Saturday, 19 February 2011

I built a new bookcase in our home. That means that, as soon as the paint is dry, i can now put all my books in one place where i can easily find them, on alphabetical order. I think it was at least ten years ago that the books had such a place.

Ten years ago i had a plan to write a book about the subjects of my interest. It would be about western esoteric models, like that of Gurdijeff, Colin Wilson, Blavatsky, Steiner and especially the less known pioneers of the esoteric world. But then so many books came out on these subjects that i lost interest in writing one myself. It wouldn’t be worth the effort. I still have piles of text that i have written back then, but i would find it very hard work to edit that into a readable manuscript.
Many books were only kept because i wanted to write about them, which is not going to happen, but so far i have not been able to do much booksaway. These books are very dear to me, even when i don’t believe anylonger much of what is written in them, and even when i would never re-read some of these books. Most of the books that i read i would never want to keep. The 12 meters of books that are going to be in the new bookcase is a carefully selected collection. But there are always new books coming to me that i cannot do away. Recently these books were added to my collection:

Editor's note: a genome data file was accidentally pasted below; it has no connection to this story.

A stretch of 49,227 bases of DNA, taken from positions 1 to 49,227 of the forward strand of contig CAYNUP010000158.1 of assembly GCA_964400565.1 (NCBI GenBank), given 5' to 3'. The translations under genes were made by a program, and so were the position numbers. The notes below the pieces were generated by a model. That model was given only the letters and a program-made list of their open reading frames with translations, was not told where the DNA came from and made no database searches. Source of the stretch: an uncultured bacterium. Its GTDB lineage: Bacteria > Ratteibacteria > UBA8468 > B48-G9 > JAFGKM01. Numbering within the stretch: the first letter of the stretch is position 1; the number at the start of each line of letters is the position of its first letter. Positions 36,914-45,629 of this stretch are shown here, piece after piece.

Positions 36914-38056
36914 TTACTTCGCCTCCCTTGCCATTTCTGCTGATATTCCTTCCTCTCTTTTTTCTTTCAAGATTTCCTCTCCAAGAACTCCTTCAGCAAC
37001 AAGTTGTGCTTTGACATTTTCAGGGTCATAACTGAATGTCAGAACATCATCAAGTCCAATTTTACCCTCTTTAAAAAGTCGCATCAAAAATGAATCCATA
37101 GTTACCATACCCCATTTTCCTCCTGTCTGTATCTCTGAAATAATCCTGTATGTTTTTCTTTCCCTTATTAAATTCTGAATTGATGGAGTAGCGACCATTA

Both books were given to me by Frans de Jong. The freaks book is interesting, but added little information than i already had. But the book about tiling is fascinating. Tiling is actually a form of mathematics. I first read about it in a book by Roger Penrose. From Wikipedia: “A Penrose tiling is a non-periodic tiling generated by an aperiodic set of prototiles named after Sir Roger Penrose, who investigated these sets in the 1970s. Because all tilings obtained with the Penrose tiles are non-periodic, Penrose tiles are considered aperiodic tiles.” (Here!)
The book by Grunbaum & Shephard contains 700 pages of illustrations and explanations about tiling & patterns that all look more or less like this:

I am not good enough at mathematics to be able to read more than half of this book. But that is enough to get a glimpse of the mysteries involved in this branch of mathematics. Roger Penrose came up with the (so far unanswered, if i am correct) question if it is possible to do a non-periodic tiling with one tile. And if so, what would such a tile look like?